‘Zelazny,’ I said.
The great boy detective agreed.
We arrived at white-gabled house with two-stories.
The house had a lawn and a fence and a little wood gate.
The great boy detective knocked on the door and a voice yelled at us from inside to come in.
Here were two getting up in age, bundled in their armchairs and shivering.
The floor in front of them was stained with the heat and now the absence of a radiator.
‘We’re so happy you’re here,’ said the husband, his expression like a little happy lamb.
‘We’ve been so cold,’ said the wife. ‘So c-cold.’
‘Have you any notion as to where the radiator fled?’ said the great boy detective.
‘Not I,’ said the husband.
‘Not I,’ said the wife.
The great boy detective tried every window and inspected every door. We conspired in the kitchen.
‘Do you pity the old?’ he said.
I must admit, I never think about the old. ‘I do not,’ I said.
‘May I whisper you a secret?’ he said.
I bent my ear. He stood up on his toes. ‘I have two at home,’ he said.
He had told me this before. He seemed to find ways of telling me every few months. It seemed he needed to tell it to me. He had no one else to tell it to.
He walked through the kitchen, trailing his fingers on the counter tiles, from smooth to grout, smooth to grout, until he came to the cupboards.
‘The funny thing,’ he said. ‘Contrary to our deepest fears, the old never leave their house.’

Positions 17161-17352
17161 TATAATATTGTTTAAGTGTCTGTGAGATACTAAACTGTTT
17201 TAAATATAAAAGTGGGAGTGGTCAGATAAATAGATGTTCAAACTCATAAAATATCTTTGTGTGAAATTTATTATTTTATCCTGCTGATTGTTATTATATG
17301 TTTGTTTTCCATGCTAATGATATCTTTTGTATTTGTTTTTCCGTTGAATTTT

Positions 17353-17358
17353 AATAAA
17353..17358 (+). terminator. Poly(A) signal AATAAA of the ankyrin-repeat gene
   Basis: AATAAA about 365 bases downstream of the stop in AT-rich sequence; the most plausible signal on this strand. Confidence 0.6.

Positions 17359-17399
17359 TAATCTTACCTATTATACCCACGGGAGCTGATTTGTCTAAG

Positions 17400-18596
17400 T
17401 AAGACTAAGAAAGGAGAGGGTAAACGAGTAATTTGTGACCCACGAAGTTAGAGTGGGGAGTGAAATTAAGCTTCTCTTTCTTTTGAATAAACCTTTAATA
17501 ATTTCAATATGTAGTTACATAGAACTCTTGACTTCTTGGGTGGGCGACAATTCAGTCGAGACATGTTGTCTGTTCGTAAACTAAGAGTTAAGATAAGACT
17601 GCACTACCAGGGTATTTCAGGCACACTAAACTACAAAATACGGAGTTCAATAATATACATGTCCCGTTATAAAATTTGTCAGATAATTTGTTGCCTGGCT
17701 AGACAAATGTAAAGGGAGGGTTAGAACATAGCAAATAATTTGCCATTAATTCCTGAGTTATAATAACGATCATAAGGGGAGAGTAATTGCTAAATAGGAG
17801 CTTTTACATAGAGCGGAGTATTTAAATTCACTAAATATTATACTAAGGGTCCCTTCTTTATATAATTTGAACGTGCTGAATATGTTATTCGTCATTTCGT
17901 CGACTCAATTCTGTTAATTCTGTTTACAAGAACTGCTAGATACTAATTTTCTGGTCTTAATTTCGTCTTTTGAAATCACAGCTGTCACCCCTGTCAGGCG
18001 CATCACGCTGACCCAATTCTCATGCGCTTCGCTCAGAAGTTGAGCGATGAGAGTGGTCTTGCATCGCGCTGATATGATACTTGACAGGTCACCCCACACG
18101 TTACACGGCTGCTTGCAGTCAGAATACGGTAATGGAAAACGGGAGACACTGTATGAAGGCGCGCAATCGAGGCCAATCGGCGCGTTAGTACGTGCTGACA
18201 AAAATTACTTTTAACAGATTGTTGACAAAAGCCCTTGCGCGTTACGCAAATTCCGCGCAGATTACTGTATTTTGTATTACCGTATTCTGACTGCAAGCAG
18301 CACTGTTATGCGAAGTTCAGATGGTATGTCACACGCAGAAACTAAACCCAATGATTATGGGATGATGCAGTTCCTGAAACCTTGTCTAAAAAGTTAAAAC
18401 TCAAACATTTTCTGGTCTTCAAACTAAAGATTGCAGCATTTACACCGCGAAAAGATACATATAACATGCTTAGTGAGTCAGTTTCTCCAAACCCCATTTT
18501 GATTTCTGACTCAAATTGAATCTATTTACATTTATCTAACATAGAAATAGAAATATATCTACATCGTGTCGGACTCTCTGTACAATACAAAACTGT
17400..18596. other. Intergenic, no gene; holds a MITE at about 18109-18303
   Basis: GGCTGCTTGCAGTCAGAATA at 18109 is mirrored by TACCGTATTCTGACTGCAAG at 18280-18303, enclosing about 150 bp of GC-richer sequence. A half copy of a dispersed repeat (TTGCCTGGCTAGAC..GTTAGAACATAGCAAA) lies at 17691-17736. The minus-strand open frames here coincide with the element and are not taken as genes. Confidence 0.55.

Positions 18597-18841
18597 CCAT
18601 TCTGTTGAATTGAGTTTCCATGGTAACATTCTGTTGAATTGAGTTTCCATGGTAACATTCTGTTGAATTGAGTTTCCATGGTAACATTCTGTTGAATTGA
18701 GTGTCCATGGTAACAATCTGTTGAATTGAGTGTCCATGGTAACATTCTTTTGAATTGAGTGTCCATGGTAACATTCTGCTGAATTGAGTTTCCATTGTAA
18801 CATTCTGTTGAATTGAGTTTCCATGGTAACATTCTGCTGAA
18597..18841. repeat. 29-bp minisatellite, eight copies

‘Sure they do,’ I said. ‘How else would they escape?’
‘They don’t escape. They stay.’
The great boy detective held his finger before his lips and prepared his fingers on the final cupboard’s handle. He indicated my gun. I prepared it at the cupboard. With supreme enunciation the great boy detective mouthed, One. Two. Three, then flung open the cupboard.
An enormous man leapt from the counter and onto the floor. Resembling a human hand, he spun around. He was like a frog made of white skin. His eyes were enormous. He was perhaps ninety years old. I trained my gun and we pursued him up the stairs.
However, upon reaching the second floor, the great boy detective did not immediately follow the breathing—which was obviously coming from the room at the end of the hall—but detoured to the bathroom.
‘What are you doing?’ I said, my gun still ready and aimed in the direction of the breathing. I leaned against the doorframe of the bathroom.
He was standing on a small stool to reach the medicine cabinet. ‘Did you see that man’s eyes?’ he said.
‘Not at that moment,’ I said. I had been too afraid of his nakedness.
‘If you do not keep your machines oiled,’ he said. ‘They break. We’re at the brink of a destruction, I think, because of lack of concern for the aged.’
He rifled through the medicine cabinet. A number of the orange RX bottles fell into the sink.
Finally, he obtained a tiny white bottle with a teal nipple-lid, which he promptly unscrewed.
‘Bimatoprost,’ he said. He leaned his head back, pulled down his eyelid and shot drops from the bottle inside. Blinking, he squirt more drops in his hand and extended his hand toward me.
I smelled it. ‘Smells like water,’ I said.
‘It is water,’ he said. He handed me the little bottle. I glanced at the label. Bimatoprost. Room temperature. Harry.
‘So what, it’s solution?’ I said.
He looked at me like I was a chimpanzee in a birdcage. ‘You don’t mix bimatoprost with water,’ he said. ‘You’re saying someone’s tampered with it.’
‘Yes, but who—those two downstairs?’ He pointed at the tight seem around the nozzle of the bottle. There was no sign of damage at all.
‘Then, do you mean the pharmacist?’